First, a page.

Berman & Asbel, LLP

The benefits of a trust

When Pennsylvania residents are interested in ensuring that they will be able to leave their assets to family members in a particular way, a trust may be recommended to them. Wills can name certain individuals to receive a person's assets, but those assets are distributed in a lump sum. Trusts give people greater options in how property is doled out.

The way trusts are set up is that are assets put into a trust and people are designated as beneficiaries who will have access to the trust or have the money used on their behalf. A trustee is the person in charge of the trust and is responsible for distributing out its assets.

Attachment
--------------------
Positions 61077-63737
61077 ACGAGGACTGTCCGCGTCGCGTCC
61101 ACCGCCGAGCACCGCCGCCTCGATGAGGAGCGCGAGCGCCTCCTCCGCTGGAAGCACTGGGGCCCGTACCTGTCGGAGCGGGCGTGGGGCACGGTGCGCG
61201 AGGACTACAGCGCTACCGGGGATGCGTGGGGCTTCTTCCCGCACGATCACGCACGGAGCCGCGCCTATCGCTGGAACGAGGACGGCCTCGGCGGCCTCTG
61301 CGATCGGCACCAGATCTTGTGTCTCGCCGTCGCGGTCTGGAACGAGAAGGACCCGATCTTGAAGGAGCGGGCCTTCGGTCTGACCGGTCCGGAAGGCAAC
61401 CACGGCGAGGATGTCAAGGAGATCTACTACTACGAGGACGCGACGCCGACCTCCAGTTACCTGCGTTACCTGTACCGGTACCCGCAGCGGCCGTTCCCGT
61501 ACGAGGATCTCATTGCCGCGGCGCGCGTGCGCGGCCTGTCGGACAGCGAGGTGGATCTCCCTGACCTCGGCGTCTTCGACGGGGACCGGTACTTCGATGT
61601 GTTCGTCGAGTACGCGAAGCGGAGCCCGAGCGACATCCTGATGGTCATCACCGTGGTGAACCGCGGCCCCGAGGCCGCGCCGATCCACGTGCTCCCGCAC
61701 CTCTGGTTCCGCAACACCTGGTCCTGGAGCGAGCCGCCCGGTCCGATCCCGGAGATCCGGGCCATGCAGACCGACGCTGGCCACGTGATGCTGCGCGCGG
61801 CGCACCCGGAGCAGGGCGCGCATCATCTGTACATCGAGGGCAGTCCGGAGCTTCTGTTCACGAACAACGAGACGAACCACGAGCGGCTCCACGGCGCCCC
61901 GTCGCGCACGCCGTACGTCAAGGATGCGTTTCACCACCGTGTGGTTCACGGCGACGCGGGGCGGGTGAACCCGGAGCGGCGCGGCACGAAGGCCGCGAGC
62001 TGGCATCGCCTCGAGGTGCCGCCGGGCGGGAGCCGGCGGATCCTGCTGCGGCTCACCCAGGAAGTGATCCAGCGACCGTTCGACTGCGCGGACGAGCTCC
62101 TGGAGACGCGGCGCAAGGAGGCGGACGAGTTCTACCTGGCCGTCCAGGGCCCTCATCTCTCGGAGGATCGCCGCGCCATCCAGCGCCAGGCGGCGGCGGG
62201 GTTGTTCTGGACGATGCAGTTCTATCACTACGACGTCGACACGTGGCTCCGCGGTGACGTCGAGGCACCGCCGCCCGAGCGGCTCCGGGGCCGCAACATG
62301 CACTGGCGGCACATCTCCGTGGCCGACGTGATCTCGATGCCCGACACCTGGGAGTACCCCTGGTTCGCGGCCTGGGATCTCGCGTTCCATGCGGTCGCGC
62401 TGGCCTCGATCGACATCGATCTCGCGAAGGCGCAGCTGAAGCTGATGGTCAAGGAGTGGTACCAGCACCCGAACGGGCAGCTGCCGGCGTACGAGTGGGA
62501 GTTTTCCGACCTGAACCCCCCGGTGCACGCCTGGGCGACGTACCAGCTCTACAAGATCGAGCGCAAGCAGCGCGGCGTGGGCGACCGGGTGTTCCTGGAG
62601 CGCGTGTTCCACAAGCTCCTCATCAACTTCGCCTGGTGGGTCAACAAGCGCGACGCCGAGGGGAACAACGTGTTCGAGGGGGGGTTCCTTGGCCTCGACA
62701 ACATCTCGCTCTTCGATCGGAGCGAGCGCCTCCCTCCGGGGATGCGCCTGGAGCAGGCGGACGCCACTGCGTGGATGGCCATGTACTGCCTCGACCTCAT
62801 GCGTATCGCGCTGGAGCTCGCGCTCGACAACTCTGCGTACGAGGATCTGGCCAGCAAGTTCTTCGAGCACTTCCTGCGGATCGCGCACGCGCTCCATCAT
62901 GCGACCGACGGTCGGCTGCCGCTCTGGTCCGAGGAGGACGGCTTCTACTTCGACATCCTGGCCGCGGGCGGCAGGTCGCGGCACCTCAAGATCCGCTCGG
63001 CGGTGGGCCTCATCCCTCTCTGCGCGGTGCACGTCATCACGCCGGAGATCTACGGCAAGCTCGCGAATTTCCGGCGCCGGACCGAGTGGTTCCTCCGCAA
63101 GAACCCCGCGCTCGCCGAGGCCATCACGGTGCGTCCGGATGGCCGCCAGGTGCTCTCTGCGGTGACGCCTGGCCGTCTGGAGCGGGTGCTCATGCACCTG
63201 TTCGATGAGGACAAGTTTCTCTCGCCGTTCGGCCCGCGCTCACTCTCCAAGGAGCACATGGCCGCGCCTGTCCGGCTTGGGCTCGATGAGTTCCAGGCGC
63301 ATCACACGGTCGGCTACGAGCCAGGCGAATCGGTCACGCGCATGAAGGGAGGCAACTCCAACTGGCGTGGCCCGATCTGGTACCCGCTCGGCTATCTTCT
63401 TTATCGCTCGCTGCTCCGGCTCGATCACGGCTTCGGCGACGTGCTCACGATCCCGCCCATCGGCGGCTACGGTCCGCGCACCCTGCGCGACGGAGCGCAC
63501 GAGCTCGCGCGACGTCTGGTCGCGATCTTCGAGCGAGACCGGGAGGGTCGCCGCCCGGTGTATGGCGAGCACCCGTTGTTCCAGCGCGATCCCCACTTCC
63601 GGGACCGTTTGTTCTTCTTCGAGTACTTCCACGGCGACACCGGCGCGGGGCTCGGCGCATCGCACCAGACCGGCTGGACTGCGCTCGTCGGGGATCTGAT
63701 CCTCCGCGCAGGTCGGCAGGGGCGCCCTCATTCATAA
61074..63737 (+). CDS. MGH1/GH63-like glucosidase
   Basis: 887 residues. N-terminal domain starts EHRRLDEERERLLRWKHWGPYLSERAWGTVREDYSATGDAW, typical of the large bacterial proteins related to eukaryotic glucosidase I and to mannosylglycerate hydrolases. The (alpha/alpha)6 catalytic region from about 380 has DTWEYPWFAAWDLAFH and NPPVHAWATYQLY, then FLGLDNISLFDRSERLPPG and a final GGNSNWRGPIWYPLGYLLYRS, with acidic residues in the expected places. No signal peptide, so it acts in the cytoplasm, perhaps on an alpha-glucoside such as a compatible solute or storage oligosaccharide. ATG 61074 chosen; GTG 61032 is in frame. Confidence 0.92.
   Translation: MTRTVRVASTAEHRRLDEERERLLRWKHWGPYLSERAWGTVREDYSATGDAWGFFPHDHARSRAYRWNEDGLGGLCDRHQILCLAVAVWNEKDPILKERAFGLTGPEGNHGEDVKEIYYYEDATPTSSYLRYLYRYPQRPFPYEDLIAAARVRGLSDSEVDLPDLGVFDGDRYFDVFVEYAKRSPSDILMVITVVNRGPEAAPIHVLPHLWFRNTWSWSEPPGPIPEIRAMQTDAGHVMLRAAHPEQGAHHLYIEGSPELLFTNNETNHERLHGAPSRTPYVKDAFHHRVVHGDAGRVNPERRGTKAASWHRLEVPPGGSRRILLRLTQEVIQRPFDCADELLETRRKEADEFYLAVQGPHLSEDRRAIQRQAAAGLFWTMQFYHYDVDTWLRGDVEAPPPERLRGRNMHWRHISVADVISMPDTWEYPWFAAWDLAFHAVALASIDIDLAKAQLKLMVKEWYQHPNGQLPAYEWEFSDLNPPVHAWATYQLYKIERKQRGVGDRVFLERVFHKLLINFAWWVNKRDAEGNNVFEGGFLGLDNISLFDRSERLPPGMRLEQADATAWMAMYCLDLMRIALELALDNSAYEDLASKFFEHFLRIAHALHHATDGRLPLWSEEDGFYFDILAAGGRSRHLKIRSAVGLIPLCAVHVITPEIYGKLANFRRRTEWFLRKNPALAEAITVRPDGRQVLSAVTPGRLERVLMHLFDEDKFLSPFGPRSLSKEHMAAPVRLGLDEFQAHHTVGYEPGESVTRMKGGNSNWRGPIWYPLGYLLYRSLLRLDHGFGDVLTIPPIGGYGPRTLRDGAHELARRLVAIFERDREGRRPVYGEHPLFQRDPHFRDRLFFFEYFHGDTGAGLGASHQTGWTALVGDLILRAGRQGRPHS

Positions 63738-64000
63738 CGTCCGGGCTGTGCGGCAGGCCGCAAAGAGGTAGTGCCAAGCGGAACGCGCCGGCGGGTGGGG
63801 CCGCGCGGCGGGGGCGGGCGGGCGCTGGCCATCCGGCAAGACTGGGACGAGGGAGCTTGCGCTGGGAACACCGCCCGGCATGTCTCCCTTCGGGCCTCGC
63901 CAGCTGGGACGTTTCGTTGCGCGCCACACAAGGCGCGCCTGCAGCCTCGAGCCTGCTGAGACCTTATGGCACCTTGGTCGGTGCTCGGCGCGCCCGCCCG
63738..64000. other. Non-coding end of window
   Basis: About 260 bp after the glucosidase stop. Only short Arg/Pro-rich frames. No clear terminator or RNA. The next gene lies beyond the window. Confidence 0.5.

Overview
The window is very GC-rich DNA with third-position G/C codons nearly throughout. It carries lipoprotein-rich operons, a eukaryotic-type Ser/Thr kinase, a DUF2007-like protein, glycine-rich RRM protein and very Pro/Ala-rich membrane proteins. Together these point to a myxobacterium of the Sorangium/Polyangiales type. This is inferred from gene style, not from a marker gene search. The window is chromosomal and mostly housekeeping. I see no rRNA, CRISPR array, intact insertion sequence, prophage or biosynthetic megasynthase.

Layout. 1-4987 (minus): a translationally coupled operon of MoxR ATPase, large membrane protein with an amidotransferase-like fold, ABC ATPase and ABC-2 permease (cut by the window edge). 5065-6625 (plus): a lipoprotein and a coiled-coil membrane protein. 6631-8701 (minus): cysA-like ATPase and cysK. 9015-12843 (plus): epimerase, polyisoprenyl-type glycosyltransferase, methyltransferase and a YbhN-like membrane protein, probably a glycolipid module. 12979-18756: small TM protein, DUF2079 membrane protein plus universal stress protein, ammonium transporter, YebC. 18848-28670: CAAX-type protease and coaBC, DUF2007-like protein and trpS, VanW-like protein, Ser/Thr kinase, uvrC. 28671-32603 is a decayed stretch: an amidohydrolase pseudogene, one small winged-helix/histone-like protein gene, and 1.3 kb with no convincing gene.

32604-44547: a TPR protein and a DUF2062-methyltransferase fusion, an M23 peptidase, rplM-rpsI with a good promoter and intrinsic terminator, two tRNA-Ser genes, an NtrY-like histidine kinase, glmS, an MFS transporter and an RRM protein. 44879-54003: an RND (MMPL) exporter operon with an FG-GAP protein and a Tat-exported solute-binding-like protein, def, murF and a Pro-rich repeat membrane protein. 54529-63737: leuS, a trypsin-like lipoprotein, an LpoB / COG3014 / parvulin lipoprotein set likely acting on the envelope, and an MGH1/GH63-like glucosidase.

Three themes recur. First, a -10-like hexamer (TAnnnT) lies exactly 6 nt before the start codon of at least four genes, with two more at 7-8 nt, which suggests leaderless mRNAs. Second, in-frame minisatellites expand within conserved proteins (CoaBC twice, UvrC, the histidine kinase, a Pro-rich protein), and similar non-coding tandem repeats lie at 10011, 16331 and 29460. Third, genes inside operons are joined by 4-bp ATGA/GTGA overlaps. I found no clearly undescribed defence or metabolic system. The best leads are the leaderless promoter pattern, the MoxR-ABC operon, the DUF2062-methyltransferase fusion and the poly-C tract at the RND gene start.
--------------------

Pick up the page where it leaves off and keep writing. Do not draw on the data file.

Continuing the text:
Another benefit of trusts is that people can define how assets from them are used. Someone may earmark funds for education, the purchase of a home or starting and running a business. Individuals may also set up trusts so that funds can only be accessed after a beneficiary achieves a goal or a condition is met, such as reaching the 21st birthday or graduating from college.

Along with wills and trusts, which are designed to determine how and who will get someone's assets, estate planning also can involve naming trusted people to make choices for another individual. Powers of attorney can enable an agent to do everything from making medical choices for a person to managing their finances. These documents can specifically outline what an agent can and cannot do and when they are allowed to perform these actions. A lawyer could explain how a variety of estate planning documents work.

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